Travel Tales #15: Windy Wellington

I am writing up my gap year travels from 2006-2007 so that I can self-publish a book to pass on to my niece and nephews. I hope they will read about my adventures and be inspired to explore themselves…and I hope you enjoy my travel tales.

Wellington, New Zealand, April 2006

After a few days staying with Charlotte in Lower Hutt, I made my way into Wellington to stay at the YHA Wellington City, which was a very large, clean and modern place, although I was learning that this tended to mean less friendly – there were so many people there that it was hard to make those connections that you tend to find in smaller, more homely places.  I nevertheless decided to become a YHA member as I liked the feel of them in general, and signing up entitled me to cheaper stays for the duration of my travels.

I found Wellington to be a lovely city, although after spending some time off the beaten track on the ‘East As’ trip and in smaller towns like Rotorua and Taupo, it felt a bit of a culture shock to be in the capital, and I remember realising that I was not a city girl at heart.

On my first afternoon in Wellington, I visited the famous Te Papa Museum, something that everyone I met recommended as a ‘must do’.  It certainly didn’t disappoint – it is an enormous building with brilliant exhibitions, and best of all it was free entry (there nothing more appealing to a gap year traveler than a freebie).

The following day, I took the cable car up to the Wellington Botanic Gardens and, neatly bypassing the Observatory and Cable Car Museum, I took a walk through the peaceful gardens, including the extremely pretty Lady Norwood Rose Garden.  On the way down, I walked past government building that is known as ‘The Beehive’ on account of its design.

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View of Wellington from the cable car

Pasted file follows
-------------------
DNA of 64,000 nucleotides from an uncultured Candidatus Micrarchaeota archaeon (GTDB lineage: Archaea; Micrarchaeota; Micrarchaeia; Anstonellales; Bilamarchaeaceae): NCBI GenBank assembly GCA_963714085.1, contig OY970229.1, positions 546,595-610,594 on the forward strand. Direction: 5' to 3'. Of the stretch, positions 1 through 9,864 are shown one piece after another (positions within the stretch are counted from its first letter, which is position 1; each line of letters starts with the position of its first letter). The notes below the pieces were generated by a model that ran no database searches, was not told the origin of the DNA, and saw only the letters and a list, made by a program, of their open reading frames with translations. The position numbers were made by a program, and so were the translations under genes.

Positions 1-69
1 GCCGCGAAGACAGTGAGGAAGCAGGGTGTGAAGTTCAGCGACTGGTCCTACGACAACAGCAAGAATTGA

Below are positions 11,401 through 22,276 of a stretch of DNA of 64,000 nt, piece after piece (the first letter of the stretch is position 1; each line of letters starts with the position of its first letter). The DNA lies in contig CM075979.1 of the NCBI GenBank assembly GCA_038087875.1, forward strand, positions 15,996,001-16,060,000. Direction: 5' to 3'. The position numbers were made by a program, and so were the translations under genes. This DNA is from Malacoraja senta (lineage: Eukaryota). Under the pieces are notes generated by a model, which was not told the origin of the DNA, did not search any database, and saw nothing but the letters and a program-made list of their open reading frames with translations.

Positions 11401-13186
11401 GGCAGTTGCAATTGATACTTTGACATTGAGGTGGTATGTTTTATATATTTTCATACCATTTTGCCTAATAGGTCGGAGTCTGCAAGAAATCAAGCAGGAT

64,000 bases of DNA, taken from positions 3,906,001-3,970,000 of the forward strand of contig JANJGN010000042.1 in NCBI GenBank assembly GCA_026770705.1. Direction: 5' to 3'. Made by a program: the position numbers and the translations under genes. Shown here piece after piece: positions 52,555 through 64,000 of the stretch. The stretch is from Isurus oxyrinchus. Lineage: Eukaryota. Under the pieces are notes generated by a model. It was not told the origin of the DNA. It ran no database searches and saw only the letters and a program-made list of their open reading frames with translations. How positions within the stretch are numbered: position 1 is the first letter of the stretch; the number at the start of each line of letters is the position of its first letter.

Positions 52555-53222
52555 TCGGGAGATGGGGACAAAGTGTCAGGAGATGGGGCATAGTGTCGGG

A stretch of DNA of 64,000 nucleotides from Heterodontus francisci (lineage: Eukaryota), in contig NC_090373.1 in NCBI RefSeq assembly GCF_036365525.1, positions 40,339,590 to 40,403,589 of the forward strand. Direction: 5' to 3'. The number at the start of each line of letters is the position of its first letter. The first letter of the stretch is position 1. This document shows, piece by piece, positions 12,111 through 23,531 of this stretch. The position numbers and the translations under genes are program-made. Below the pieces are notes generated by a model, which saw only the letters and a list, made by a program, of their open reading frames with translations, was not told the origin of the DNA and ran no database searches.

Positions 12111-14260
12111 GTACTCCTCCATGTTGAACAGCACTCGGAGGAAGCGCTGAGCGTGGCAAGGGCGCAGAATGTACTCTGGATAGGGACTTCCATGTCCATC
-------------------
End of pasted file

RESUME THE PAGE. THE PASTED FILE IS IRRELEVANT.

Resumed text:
Wellington is referred to by many Kiwis as ‘Windy Welly’ on account of the strong winds that blast up the Cook Strait (which separates the North and South Islands) and into the city.  Apparently the wind has been known to knock people off their feet, and I certainly experienced some strong blasts during my stay.

I was starting to feeling a little lonesome on my own in the big city so was grateful to receive an invitation from Charlotte to join her, some friends and her brother Alex (who had arrived from the UK the previous day for a visit). We went out for the evening to some bars in Petone, where I rediscovered my love for NZ sauvignon blanc.  At the final bar we went to, I was told that we were sitting at a table next to Tana Umanga…a fact that was rather lost on me, but the cause of great excitement to the rest of the group since he was the captain of the All Blacks at the time!

The following day involved a much needed NZ brunch to soak up the excesses of the previous night, and then a drive up to a wind turbine on the top of a mountain just outside of the city (Kiwis would probably call it a hill, but it was a mountain to me!). There were amazing views from the top, and I was told that on a clear day you could see the South Island, some 90 plus kilometers away.

I was a little sad that the time had come to leave the North Island, and for a leg of my journey to be over already.  Additionally, I felt a little trepidatious about crossing the Cook Strait to the South Island (with my non-existent sea legs), but I also left feeling very grateful to have experienced all that the North Island had to offer – from bubbling mud pools and geysers, to homestays, farmstays, exhilarating horse rides and everything in between.

Previous travel tales:
#1: Nerves
#2: Departure
#3: Tug boats, peaks & pandas
#4: Islands, animals & markets
#5: Sunshine & hostels
#6: Fun & feijoa flavoured vodka